Microsoft and Google don’t often agree, but when it comes to getting government permission to publish totals on how many requests for data it sees from the Foreign Intelligence Surveillance Court (FISC), they are finding common ground.
“Disclosure of the aggregate data would not plausibly jeopardize the secrecy of any particular FISA or FAA directive that Microsoft may have received,” Microsoft said in a court filing.
Google made a similar request last week. Federal authorities, with the approval of FISC, have the right to ask for use data from tech companies under the Foreign Intelligence Surveillance Act, or FISA. But the court has ruled that companies must keep silent about the requests.
Playing the First Amendment Card
Microsoft, Apple, Yahoo and Facebook all got permission from the FBI to reveal the number of requests for user data that all law enforcement agencies made between Dec. 1, 2012 and May 31, inclusive of criminal, inclusive of FISA and other requests. But the specific number and nature of FISA requests remains unknown.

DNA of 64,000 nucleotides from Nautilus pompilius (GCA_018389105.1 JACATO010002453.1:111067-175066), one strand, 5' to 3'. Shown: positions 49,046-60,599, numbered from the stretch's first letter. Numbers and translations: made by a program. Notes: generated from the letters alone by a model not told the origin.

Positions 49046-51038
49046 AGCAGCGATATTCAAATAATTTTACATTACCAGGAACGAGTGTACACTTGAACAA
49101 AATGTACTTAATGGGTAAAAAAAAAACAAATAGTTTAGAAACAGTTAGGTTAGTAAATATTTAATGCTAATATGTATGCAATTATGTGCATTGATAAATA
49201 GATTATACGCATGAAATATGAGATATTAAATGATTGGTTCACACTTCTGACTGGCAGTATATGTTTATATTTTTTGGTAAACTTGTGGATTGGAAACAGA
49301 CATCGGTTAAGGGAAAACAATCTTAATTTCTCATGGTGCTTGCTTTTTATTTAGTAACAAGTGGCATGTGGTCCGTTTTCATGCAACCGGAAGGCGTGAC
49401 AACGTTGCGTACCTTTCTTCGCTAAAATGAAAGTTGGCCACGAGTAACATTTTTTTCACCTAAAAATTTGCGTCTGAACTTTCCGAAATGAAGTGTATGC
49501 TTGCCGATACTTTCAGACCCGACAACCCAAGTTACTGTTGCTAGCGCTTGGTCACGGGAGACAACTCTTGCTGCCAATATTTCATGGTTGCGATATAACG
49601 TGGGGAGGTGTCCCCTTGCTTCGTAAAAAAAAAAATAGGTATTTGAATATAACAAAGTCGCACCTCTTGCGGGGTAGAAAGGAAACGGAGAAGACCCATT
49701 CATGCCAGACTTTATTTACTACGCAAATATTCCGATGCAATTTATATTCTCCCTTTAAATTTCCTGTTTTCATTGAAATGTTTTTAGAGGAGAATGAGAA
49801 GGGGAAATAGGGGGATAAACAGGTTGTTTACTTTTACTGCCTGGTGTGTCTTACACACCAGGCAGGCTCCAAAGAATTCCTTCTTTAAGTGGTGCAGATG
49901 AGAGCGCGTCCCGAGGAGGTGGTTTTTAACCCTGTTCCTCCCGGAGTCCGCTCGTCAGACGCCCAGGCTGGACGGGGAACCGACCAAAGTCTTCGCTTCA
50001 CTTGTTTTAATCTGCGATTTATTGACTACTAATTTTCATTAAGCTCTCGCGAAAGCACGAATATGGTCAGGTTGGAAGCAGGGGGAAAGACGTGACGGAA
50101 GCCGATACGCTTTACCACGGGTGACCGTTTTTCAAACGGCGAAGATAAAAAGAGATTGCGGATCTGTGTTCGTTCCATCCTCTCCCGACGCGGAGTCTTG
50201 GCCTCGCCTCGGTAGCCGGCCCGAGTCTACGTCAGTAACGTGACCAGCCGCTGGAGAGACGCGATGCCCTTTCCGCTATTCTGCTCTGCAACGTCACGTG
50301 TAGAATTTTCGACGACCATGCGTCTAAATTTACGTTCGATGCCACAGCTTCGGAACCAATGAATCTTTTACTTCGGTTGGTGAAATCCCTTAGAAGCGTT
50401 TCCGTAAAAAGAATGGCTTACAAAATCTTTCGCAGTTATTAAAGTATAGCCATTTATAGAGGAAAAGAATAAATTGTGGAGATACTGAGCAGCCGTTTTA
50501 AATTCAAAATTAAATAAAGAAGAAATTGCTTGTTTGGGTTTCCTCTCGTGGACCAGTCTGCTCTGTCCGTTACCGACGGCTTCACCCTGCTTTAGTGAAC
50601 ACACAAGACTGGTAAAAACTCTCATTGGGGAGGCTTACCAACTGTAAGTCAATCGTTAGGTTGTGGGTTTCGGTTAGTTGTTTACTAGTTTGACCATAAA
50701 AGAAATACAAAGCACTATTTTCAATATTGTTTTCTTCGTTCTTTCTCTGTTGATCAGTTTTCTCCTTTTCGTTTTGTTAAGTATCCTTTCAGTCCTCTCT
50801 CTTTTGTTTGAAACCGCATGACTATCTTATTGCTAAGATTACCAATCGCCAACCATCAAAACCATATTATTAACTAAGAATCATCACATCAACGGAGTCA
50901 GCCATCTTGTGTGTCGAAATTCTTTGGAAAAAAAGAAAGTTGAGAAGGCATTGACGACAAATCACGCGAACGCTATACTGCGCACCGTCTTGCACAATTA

Microsoft already tried its luck with the FBI and the Department of Justice but was denied permission to release the data. The company is now aggressively arguing that barring the publication of the data would constitute a content-based restriction on speech that fails to satisfy strict scrutiny, in violation of the First Amendment.
“The First Amendment does not permit the government to bar Microsoft from speaking about an issue of great importance to its customers, shareholders, and the public while, simultaneously, senior government officials are speaking publicly about the very same subject,” Microsoft continued.
Doing Damage Control
“China is actually boycotting all Cisco hardware. These companies certainly don’t want to be painted with the same broad brush so they can’t sell in places like China,” said Rob Enderle, principal analyst at the Enderle Group. “Microsoft wants to…